Tuesday, December 27, 2016

Wandering "Okies" today

I recently finished The Grapes of Wrath, one of the most difficult-to-read novels I've picked up in a long time. For me, it was a difficult book, not due to the grammar, although the way Steinbeck quotes the "English" spoken in that time is very hard to comprehend, but because I had a very personal connection with the story. In many ways the difficult journey of the Joads' was also my grandparent’s story.

With fear that my High School English teacher will see this, I admit that this was the first time I had read this classic novel. And as I read about the Dust Bowl from Steinbeck's perspective I was shocked by the amount of total devastation in that region; as well as the ways the sharecropping farmers were kicked off their land to make way for "progress." The description of the automobile drive west and the family’s hopes of a new and blessed life in California was painful to read. The terrible treatment of the "Okies" by the Californians was also appalling.

But why was it painful for me? I've read hard luck stories before; this time it was different. This time this was ‘my’ story. My mother’s family moved out from Oklahoma in the '30's, not due to the Dust Bowl but due to my grandpa's ill health. He had tuberculosis and needed to move to a drier climate. Unfortunately they picked a terrible time to move, when the ‘Joads’ and others were also on the road and seeking work in California.

As a result of reading this novel, I now have an image of my sweet, tiny grandma picking fruit, cotton, and working long hours in a cannery or the walnut house. I discovered my grandparents lived with their seven children in a two-room "house," which was actually a converted chicken coop, for nine years! My mom was the only one of the kids born in California.

Their dreams in migrating were for a better life. As I think about my family, for many of us the dream has come true. All of us are better off than my grandparents.

The dream was fulfilled, just not for the first generation.

Stories of refugees are common in our world today. Numerous people are moving from their homes to try and find a better life someplace else. Like the Joads, though, people don’t just move unless they are forced to by dire circumstances. Last June I was in Turkey about 20 miles from Aleppo, a city on the front pages of the news at the moment. While there, the group of students I was leading was able to meet with a number of Syrian refugees living in that region. We were treated to immense hospitality by these people who had fled their homes due to fighting; none of them wanted to leave, but were forced to due to outside circumstances. As I read how the Joads' maintained their humanity, even in the face of extreme dehumanization from the Californians, I was reminded of the beautiful Syrians we met in June.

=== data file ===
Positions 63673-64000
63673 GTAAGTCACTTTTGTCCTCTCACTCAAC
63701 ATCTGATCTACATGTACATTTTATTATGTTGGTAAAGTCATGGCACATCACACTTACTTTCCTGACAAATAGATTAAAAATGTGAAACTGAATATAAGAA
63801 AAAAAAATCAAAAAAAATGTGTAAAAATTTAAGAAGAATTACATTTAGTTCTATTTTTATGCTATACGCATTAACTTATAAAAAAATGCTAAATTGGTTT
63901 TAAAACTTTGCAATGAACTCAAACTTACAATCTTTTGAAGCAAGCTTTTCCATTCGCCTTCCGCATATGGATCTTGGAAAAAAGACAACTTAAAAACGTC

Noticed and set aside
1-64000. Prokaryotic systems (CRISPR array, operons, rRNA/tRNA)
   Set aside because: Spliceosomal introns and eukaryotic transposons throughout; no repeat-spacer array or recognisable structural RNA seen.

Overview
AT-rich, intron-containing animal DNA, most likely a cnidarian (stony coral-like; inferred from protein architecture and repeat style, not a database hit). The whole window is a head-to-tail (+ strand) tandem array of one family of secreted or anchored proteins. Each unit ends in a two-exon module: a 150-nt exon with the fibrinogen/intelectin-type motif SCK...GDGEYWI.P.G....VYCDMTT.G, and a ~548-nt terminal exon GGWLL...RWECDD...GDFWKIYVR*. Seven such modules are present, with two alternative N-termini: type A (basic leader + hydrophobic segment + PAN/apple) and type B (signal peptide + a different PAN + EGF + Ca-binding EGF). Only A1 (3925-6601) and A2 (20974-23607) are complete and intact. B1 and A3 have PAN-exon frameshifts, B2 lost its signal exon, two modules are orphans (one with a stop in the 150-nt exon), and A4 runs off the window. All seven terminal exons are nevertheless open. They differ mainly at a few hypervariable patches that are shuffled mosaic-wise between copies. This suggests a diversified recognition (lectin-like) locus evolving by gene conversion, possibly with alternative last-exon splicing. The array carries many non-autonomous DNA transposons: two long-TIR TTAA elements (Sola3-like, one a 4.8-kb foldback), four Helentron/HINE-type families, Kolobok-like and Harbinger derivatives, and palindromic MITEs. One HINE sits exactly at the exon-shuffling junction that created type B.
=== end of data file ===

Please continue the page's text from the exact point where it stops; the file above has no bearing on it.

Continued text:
As I write this, the city of Aleppo has been retaken by government forces. At the same time, a 7 year old girl in Aleppo has been tweeting her story- Bana Alabed escapes East Aleppo

Although not connected with the rebels, her home has been destroyed by government forces. Like the Joads', will her family make the move to a neighboring country to find a better life? (The link above shares how this family has been relocated to Turkey)

We’re currently in the season of Christmas, a time when Christians reflect on the birth narrative of Jesus. One of the interesting parts of Jesus story is the flight to Egypt shortly after the Magi leave. Jesus was a refugee. What if Egypt had closed their borders to immigrants and migrants? If Mary and Joseph had returned, would Jesus have been killed?

13 After the wise men were gone, an angel of the Lord appeared to Joseph in a dream. “Get up! Flee to Egypt with the child and his mother,” the angel said. “Stay there until I tell you to return, because Herod is going to search for the child to kill him.”
14 That night Joseph left for Egypt with the child and Mary, his mother, 15 and they stayed there until Herod’s death.

Knowing my families story makes me much more sympathetic to the plight of those who experience loss and hardship right now. Knowing Syrian people who have fled, hearing their stories and their desire to return home, and knowing Jesus and his family experienced the same trauma and hardships makes me long for a world where peace is seen. What can I do? How do I keep from becoming one of the oppressors? If we stop to think about it for just a few minutes, the story of migration is the story of almost all Americans. At some point our ancestors were in the same circumstances as the fictitious Joads and the very real Syrians like Bana.

I invite you to join me in one way to respond, by giving to the Mennonite relief agency MCC: https://mcc.org/learn/more/syria-iraq-crisis-response

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